Beau is Afraid, and So am I

Molly Kurpis ‘25 / Emtertainment Monthly Co-President

Emerging from the twisted family of Hereditary (2018) and the acid-induced trip from Midsommar (2019), director Ari Aster amalgamated his strengths from these previous films for his newest project, Beau is Afraid (2023). Aster has already claimed his position as one of the strongest modern day horror filmmakers. His interest in psychedelic realms, broken characters, and contradicting morals make for surreal-like endeavors that surprise and haunt his audience. Indeed, the surrealist aspects of physiological horror meet their match in Aster’s newest film. Beau is Afraid follows the story of Beau (Joaquin Phoenix)  as he attempts to navigate his way home. Battling his worst nightmares through an anxiety-riddled lens, the three hour film serves as an odyssey to Aster’s strengths, challenging any preconceived notions of horror at large. Beau’s interactions with other characters become more and more estranged through each setting, which is the only constant variable in the film. Although Beau as a protagonist is passive in nature, his relationship with the world at large is put to the test. 

Spoilers ahead.

Joaquin Phoenix as Beau. Image courtesy of A24.

The first act of the film introduces the audience to Beau through a day in his life, establishing his character and his core personality. A firm and direct relationship is established between the viewer and the protagonist. Beau’s neurotic behaviors and quirks drive his decision-making, or lack thereof, as he attempts to ready himself for a visit with his mother. Detail-saturated scenes allow the audience to understand his distrust of his environment, his convoluted actions making for semi-surreal worldbuilding of his rundown apartment in a dangerous neighborhood. His hesitancy to travel home serves as a catalyst for his actions. Beau’s luggage is stolen, and his apartment is ransacked. He angers one of his neighbors by ‘blasting music,’ yet he hears nothing. He is afraid of leaving his apartment, but he is also afraid of hurting his mother. He is paranoid, and his paranoia helps build a distrustful, confusing world. He eventually tries to call his mother but learns that a UPS worker found a female body decapitated – likely his mother. Beau sprints barefoot into the street and is run over by a truck, propelling the audience into the second act.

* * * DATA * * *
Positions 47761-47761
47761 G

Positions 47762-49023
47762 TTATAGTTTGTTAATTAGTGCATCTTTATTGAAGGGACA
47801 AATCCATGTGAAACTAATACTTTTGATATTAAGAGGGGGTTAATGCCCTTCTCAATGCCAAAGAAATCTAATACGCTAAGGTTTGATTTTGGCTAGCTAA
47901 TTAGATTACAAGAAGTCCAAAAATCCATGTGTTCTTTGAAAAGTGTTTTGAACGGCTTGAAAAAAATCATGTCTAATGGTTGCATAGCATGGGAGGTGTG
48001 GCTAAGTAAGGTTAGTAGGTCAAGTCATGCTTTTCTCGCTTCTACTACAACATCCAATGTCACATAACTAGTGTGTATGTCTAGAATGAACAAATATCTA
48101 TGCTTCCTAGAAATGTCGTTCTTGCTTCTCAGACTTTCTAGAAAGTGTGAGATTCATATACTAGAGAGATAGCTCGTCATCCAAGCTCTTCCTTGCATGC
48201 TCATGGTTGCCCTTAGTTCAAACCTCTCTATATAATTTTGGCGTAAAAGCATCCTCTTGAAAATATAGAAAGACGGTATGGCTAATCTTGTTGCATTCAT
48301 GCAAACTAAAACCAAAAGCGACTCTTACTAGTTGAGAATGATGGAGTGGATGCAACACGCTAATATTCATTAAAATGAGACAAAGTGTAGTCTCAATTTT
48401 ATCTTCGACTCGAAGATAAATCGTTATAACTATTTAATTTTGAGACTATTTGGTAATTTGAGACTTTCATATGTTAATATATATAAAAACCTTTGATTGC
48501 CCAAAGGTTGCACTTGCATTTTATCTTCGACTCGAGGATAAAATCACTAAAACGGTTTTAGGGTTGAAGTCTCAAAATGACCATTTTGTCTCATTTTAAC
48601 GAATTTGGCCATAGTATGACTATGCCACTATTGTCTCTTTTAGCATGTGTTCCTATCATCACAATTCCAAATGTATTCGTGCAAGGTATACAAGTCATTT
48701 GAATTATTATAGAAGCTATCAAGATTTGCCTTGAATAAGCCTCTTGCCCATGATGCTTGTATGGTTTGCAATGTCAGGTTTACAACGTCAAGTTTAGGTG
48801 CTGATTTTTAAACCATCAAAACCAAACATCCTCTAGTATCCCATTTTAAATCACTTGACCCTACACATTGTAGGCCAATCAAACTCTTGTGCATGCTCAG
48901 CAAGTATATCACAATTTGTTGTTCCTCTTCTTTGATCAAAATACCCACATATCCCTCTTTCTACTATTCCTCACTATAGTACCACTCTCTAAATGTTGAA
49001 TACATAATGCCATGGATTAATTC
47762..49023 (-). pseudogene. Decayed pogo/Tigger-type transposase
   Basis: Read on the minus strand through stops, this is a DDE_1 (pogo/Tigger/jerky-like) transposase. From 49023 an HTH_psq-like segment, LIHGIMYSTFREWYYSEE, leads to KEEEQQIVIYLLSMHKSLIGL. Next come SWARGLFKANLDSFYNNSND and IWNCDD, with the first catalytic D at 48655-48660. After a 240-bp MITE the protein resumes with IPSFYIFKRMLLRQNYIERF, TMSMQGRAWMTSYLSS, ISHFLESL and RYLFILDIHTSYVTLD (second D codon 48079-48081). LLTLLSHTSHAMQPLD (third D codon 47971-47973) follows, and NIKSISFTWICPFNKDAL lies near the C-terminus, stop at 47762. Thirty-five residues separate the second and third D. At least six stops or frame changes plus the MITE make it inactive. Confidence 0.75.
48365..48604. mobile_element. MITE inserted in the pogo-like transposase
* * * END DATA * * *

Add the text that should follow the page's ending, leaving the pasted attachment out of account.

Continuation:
Nathan Lane and Amy Ryan as Roger and Grace. Image courtesy of The New York Times.

Beau is brought to Roger (Nathan Lane) and Grace’s (Amy Ryan) home after being hit by Grace’s truck. Roger is a doctor and is able to care for Beau as he recovers from his injuries, internal and external. The relationship between the viewer and the protagonist seems to lessen as we learn more about the world at large. Yet what starts off as a kind suburban family becomes more and more estranged as Beau starts to unravel the oddities running behind the family. He is adamant to return home after learning that his mother wouldn’t be buried until his arrival. Roger promises to take him home, but Beau’s fear of being an inconvenience is met by Roger’s busy schedule. Beau’s stay at the home extends; with this extension comes the unraveling of the family’s odd behaviors. The thematic concerns of technology and time are heightened; Beau blanks out for extended periods of time, and the movie compensates for the time gap through fast lighting changes from night to day, from day to night. Grace shows Beau the television that can see into the future, and he speed-watches the rest of the film. Roger and Grace’s daughter Toni (Kylie Rogers) is angry at Beau for interrupting their family life, blaming his presence as an attempt to integrate himself within the family. She drinks a gallon of paint in protest, dying in Beau’s arms as to blame him for the death. Beau’s unstable mindset makes him an extremely unreliable narrator. Packed on top of the family’s bizarre quirks and actions, the suburban scene establishes the role of the outside world as detached from Beau’s perspective as Aster will let the audience. However, the more Beau learns about the family, the more the audience sinks back into his mind.